Starting a business is a risky venture. Luckily, many pitfalls can be avoided with careful planning. Others can’t. As if marketing, payrolls, taxes and cash flow weren’t enough to worry about, business owners may encounter unforeseen legal claims, accidents and natural disasters. A good insurance plan is a vital component of mitigating risk.
This insurance protects you against claims made by customers, employees, vendors and other people you come in contact with during the course of business. Virginia businesses are subject to negligence laws, which courts view as failure to provide a reasonable degree of care that is expected in a circumstance. This insurance will also protect you during claims of a person on your property.
Liability coverage includes legal costs to defend a claim of negligence, payments you may need to pay and any medical services resulting from an accident. Liability insurance also protects businesses from claims made by a person who is on your property.
Other necessary liability insurance depends on your type of business. If you have a company vehicle, you will need auto insurance. If you manufacture a product, you will need product liability coverage if it causes injury or damage to a user. If you provide professional services, you may need to obtain a professional liability policy.
This will cover your business property and its contents. Buildings, office furniture, computer equipment and inventory are all items you can not afford to lose. Property insurance can cover damage from theft, business interruption, vandalism and natural disasters.
The nature of your business may require special insurance, such as boiler and machinery insurance, credit insurance, fidelity insurance and surety bonds.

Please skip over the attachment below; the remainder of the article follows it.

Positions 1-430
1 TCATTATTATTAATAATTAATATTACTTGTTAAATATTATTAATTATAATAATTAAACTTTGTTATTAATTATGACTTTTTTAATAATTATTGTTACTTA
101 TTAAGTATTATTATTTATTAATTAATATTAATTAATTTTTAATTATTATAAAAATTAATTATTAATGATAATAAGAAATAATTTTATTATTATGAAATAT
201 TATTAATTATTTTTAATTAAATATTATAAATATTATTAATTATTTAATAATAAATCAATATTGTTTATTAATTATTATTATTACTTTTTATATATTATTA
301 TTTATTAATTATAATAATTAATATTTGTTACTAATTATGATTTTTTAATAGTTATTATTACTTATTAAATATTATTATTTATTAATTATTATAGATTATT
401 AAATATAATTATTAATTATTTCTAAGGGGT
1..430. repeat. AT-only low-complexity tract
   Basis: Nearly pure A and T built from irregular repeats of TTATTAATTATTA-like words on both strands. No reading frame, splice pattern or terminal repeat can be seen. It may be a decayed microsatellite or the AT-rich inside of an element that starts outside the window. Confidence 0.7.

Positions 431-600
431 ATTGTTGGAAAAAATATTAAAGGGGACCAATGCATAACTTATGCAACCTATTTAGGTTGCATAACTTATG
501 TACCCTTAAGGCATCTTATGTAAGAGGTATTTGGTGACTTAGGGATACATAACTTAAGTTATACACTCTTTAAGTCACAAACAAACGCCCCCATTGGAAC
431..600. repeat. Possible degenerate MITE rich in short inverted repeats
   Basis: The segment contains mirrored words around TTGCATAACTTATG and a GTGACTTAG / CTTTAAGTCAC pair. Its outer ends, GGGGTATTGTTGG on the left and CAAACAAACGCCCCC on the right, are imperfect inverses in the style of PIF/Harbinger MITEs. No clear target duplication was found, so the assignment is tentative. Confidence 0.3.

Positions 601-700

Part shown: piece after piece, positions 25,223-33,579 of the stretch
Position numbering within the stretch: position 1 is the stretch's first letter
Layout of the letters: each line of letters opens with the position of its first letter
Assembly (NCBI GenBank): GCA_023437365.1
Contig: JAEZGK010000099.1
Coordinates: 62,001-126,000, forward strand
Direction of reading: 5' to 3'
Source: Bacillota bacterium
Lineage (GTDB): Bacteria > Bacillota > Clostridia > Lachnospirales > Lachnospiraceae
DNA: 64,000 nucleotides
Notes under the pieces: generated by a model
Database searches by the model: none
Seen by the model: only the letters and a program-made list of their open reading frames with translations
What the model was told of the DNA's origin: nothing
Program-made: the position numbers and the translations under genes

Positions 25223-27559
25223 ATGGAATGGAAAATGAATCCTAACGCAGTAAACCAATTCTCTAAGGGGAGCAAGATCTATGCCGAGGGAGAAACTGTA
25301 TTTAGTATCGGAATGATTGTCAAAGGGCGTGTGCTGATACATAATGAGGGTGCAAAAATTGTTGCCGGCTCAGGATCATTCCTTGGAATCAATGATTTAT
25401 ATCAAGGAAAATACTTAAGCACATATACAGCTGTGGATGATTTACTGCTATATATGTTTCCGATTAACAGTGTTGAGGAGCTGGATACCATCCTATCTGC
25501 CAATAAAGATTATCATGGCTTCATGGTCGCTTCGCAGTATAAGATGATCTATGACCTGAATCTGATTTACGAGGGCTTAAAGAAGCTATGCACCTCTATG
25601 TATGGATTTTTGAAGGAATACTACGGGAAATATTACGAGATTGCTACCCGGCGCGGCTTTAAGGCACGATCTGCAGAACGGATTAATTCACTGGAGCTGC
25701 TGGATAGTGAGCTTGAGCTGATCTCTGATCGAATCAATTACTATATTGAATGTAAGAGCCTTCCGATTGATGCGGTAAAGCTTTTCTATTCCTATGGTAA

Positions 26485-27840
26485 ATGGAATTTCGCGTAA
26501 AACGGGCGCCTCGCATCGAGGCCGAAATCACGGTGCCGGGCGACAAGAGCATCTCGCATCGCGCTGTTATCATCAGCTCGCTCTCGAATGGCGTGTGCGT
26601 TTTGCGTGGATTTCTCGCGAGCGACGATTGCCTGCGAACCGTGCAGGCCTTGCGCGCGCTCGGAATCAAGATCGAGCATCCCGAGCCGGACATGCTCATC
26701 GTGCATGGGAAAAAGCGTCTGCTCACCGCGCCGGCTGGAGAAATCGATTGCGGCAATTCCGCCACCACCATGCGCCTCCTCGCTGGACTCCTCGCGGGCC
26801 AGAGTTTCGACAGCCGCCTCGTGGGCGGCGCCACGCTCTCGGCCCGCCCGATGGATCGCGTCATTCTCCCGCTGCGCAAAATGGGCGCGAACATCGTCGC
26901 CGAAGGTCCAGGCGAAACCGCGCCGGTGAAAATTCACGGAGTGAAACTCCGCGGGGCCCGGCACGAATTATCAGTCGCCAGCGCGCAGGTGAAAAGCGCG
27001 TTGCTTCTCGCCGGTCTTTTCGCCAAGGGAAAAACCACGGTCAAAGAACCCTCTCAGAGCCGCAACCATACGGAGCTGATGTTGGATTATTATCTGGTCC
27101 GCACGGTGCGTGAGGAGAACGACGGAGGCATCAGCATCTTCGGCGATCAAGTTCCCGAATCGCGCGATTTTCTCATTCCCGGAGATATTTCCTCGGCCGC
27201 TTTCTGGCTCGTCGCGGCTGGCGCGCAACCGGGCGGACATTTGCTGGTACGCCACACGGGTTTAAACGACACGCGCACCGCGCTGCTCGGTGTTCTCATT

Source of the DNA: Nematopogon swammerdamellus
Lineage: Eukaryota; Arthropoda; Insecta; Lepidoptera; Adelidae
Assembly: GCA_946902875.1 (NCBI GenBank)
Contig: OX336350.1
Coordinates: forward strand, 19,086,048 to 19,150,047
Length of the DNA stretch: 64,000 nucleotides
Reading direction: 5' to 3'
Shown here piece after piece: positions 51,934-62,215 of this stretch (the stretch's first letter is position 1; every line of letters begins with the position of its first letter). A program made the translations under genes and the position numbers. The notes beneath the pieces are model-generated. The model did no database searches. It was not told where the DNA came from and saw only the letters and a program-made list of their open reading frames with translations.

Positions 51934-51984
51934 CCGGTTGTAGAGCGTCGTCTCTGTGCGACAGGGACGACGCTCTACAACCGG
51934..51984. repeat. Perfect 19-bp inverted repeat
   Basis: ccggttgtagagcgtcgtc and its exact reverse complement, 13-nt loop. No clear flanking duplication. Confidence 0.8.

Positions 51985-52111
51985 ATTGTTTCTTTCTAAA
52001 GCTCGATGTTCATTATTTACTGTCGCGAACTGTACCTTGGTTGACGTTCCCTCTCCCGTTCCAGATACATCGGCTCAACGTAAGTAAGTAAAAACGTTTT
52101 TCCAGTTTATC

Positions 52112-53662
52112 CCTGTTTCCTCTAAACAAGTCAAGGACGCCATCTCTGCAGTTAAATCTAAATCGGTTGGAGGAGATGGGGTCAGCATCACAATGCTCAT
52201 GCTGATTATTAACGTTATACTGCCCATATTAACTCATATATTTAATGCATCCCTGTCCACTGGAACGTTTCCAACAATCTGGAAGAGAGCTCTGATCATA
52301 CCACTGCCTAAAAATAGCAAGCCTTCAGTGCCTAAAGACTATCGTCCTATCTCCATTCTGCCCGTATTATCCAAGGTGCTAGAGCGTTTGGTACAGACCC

Workers’ Compensation Insurance
Virginia law requires employers with three or more employees to provide workers’ compensation coverage for accidents and occupational diseases. For more information, visit the Virginia Workers’ Compensation Commission Web site at http://www.vwc.virginia.gov.
Tip: When shopping for insurance, the best way to ensure optimum results is to unbundle the buying process. Separate the broker/agent decision from the insurance company decision. The first step is choosing a broker and the second is finding the best insurance plan.
Doing your own part to reduce risk
Business startups face a tough road. About 50 percent of new businesses fail within five years, according to the U.S. Small Business Administration. Entrepreneurs can reduce their risks of failure with careful planning. Following are some of the top reasons businesses fail, and tips on how to avoid failure.
Inexperience. Use available business groups, such as the Small Business Development Centers around the state, for guidance. They will help review your business plan and provide assistance in a number of ways.
Inadequate capital. Spend adequate time developing your business plan to ensure you have sought enough capital to run your business.
Poor cash flow. Business owners must be cognizant of when loans are due and how much cash is coming in. Many retailers must be mindful of this, when most receipts will come in at the end of the year but the company will to spend throughout.
Poor record keeping. Keep good records of employees, taxes, accounts receivable and inventory.
Misunderstanding of competition. The owner must do research on potential customers, know the competition, and price their products and services correctly. Misunderstanding in these areas can be disastrous for a startup.
There are many other difficulties that can lead to a business’ downfall, including a bad location, poor management, bad employees and rapid expansion. The key is to plan and turn to many of Virginia’s resources for help. See page BG28 for a list of good references.